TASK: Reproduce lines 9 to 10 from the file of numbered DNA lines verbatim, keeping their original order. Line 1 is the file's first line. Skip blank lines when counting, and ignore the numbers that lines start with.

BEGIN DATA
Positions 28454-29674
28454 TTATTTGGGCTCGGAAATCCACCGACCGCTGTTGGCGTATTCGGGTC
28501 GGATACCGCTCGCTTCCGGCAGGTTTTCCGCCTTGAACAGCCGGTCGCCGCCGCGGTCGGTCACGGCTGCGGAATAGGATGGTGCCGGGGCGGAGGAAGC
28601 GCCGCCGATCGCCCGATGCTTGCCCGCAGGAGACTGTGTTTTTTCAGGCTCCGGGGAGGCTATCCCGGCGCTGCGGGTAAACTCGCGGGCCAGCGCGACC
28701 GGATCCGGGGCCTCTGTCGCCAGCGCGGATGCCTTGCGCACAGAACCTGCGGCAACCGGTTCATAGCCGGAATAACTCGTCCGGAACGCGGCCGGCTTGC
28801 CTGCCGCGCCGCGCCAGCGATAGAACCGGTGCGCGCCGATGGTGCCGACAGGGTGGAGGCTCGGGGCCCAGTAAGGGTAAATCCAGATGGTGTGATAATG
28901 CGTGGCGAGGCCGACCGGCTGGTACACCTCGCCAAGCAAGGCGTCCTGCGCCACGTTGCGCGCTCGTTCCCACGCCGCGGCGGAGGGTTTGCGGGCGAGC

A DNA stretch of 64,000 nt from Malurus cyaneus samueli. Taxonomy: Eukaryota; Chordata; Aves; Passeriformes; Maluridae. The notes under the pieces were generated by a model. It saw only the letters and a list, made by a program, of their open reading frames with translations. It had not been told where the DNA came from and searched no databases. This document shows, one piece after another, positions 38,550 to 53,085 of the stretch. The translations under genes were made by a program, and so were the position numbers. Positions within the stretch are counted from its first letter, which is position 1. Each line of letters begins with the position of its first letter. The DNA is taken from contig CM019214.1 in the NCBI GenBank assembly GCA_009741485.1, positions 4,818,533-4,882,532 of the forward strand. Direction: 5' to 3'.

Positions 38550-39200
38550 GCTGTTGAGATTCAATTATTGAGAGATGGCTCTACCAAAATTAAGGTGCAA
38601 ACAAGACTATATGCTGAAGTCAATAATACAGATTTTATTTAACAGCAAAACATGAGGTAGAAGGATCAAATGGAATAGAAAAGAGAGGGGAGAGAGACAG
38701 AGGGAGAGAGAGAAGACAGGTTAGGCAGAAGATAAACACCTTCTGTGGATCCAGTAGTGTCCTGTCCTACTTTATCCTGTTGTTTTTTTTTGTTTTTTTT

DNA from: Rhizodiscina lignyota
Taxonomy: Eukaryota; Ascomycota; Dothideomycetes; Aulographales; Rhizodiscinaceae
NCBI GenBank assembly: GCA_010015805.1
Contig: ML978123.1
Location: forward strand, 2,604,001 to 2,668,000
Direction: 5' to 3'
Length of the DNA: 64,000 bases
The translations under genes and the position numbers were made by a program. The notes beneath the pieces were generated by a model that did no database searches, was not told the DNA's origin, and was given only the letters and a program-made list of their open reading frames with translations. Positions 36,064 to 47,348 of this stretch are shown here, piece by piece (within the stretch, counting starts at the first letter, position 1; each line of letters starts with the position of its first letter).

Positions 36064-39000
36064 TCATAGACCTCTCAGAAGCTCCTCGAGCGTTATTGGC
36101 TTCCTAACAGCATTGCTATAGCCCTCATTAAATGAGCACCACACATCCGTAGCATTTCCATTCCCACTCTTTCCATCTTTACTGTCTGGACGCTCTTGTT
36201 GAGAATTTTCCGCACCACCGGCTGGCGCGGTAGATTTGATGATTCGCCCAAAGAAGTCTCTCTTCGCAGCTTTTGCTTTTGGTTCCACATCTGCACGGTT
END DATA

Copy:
Positions 38550-39200
38550 GCTGTTGAGATTCAATTATTGAGAGATGGCTCTACCAAAATTAAGGTGCAA